A funky feeling clutch on our 1987 911 Turbo started a bit of a project for us as we fix it correctly, and address some "while we're in there" parts. Our car has only 19,000 miles on it, but the clutch has never felt quite right. The low miles are one thing, the fact that our car will celebrate its 30th birthday next year means there's actually quite a bit to do.
We bought the one-owner car a while back and it's led a pretty quiet life in our care. So when the clutch started acting strangely on take-up, we were initially expecting a pretty simple engine in-and-out clutch job. Then we started thinking about how many decades had passed since our Guards Red Turbo left the Factory and we began to make a list of everything that we should consider.
The first step in this to realize is that the Turbo motor trades performance for lots of extra heat—and certainly a lot of extra labor time to work on. This trade off is well worth it, but it doesn't make for a cheap project. On a Turbo like ours, It takes approximately 4 hours to remove the engine and about 6 to put it back in and get it running properly. At current shop rates, that's over $1200 to even look at the clutch, so it makes sense to take care of a lot of other potential issues while we're in there—a simple oil leak a few months down the road might mean another $1200 bill—wouldn't that be aggravating?
Since we're focused on the parts end of Porsches, we had our friend Eric Steinel and his crew take care of the labor for us. Once he confirmed that the odd feeling clutch was not due to an external adjustment, the engine was removed and separated from the transmission. The clutch disk and pressure plate looked fine.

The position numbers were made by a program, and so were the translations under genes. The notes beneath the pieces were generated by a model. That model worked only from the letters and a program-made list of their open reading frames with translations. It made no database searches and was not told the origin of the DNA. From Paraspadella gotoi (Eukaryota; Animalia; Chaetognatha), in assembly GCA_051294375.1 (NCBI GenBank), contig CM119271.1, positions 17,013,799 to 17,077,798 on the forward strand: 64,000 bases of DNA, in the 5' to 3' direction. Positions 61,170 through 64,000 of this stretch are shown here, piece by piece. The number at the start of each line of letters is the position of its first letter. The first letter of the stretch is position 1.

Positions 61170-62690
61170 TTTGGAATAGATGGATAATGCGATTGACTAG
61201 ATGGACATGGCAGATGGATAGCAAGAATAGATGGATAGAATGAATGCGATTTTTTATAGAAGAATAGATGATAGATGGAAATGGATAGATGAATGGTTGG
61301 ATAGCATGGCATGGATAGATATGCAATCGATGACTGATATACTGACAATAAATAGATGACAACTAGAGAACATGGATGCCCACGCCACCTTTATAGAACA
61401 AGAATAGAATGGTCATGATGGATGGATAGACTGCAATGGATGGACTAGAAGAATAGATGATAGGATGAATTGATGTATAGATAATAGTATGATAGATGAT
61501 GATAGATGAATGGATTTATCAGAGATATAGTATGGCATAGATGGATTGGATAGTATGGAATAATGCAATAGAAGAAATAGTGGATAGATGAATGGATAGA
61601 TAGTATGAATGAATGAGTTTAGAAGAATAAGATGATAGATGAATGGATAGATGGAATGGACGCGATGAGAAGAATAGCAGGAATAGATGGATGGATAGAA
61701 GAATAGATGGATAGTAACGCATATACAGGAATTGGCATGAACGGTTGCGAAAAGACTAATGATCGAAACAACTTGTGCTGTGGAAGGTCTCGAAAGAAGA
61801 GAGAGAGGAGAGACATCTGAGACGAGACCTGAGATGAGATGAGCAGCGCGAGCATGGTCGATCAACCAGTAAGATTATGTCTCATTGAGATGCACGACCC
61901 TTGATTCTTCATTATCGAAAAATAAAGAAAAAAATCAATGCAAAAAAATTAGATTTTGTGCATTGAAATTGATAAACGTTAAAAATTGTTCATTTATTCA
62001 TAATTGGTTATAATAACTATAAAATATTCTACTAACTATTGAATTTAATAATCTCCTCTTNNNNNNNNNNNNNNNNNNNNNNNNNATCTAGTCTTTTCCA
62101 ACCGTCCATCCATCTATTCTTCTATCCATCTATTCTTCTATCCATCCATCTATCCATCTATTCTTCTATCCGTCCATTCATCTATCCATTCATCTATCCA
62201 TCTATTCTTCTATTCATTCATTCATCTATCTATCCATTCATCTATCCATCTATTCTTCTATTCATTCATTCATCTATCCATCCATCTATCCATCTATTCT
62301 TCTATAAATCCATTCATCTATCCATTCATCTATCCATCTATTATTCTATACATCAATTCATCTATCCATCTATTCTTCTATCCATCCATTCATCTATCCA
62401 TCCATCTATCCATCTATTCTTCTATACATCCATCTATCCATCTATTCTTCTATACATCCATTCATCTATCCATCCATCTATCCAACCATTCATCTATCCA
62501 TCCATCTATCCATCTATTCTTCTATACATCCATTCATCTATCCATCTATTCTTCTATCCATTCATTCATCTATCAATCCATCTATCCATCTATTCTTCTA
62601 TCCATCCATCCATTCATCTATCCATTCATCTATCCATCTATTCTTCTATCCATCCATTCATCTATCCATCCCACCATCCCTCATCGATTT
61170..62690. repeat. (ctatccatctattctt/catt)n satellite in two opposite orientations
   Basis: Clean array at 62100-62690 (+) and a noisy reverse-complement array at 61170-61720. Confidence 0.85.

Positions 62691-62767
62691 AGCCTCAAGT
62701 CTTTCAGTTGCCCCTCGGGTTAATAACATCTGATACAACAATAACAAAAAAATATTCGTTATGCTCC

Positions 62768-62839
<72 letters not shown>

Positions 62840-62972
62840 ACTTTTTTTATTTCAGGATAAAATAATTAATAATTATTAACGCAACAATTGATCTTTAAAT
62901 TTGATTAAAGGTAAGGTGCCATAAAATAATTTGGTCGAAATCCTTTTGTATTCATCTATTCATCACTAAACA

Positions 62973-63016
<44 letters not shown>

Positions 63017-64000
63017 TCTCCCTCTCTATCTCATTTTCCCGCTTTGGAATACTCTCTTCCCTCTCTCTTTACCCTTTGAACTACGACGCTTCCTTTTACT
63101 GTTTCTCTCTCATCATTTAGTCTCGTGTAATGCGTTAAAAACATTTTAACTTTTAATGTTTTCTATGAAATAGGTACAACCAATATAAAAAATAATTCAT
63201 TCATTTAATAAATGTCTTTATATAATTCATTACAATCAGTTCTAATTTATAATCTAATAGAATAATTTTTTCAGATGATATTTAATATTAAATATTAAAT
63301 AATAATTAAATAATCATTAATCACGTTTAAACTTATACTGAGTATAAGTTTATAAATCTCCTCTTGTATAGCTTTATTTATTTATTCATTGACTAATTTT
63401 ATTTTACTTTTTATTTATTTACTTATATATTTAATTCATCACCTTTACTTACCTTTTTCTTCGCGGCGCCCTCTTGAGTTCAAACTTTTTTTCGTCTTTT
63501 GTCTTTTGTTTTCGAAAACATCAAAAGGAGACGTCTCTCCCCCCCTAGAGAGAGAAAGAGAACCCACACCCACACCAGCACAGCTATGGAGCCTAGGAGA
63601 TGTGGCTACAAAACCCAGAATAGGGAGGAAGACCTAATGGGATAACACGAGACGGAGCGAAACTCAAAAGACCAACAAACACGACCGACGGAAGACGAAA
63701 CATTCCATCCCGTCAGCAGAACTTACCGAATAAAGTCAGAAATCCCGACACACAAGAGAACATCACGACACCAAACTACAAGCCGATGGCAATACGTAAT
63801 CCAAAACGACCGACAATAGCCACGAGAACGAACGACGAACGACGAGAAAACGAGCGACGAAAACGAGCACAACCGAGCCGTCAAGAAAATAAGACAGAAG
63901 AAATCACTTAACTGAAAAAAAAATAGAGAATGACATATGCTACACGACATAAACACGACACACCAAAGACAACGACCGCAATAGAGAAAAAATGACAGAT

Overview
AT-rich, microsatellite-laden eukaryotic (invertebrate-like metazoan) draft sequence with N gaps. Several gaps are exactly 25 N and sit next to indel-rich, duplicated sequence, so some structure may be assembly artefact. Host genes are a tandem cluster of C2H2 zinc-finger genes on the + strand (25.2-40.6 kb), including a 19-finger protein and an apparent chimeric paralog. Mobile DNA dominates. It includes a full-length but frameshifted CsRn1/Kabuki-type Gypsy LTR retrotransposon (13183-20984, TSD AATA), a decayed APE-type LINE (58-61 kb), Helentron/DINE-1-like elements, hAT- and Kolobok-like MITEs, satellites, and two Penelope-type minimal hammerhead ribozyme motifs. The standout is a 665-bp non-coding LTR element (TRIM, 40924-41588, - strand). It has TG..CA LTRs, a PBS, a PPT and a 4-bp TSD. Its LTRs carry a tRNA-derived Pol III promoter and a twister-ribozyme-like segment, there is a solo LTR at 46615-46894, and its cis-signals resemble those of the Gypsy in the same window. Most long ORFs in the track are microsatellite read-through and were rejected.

The throwout bearing, however, was clearly toast. The heavy flywheel on the Turbo cars means these bearings have a very short lifespan. According to Eric, the Turbo throwout bearing will last only 30-40,000 miles at best. We didn't, however, just throw the old clutch disc and pressure plate back into the car. In 1978, Porsche started using rubber-centered clutch discs which were intended to dampen vibrations and sound from the transmission. While they might have worked for that, they often failed early, leading to some odd clunking noises with throttle inputs as they start to go bad, eventually just failing completely. We replaced the original clutch with a Sachs traditional metal spring hub disc and a new pressure plate. The throwout bearing, of course, was replaced.
While the engine was out, we took the opportunity to look it all over to see if there were any issues that needed to be resolved. We found this leaking camshaft oil feed line on the right bank (930-107-348-12).
We're also doing the normal tune-up parts, like the distributor cap, rotor spark plugs and filter for the air pump. The engine compartment seal was also aged out--cracking from the high heat of the Turbo motor.
While we were replacing the fuel filter, we noticed that the fuel lines between the accumulator, fuel filter and CIS system were starting to crack due to age and heat. It really doesn't matter that this car had so few miles—rubber will only last so long in this environment.
The rear main seal was replaced during the clutch job—that's pretty typical, but we also took the time to replace the front pulley seal as they can age out and it's pretty simple to throw one in while the engine is out.
And finally, while we were in there, the valves were adjusted. This normally takes about 4 hours on a Turbo, but with the engine on a stand, it takes just about 90 minutes.
So in the end, a quick clutch job turns out to be a little more involved, but we are happy knowing that we've taken care of a lot of future potential issues and, if you really think about it, saved some money in the process.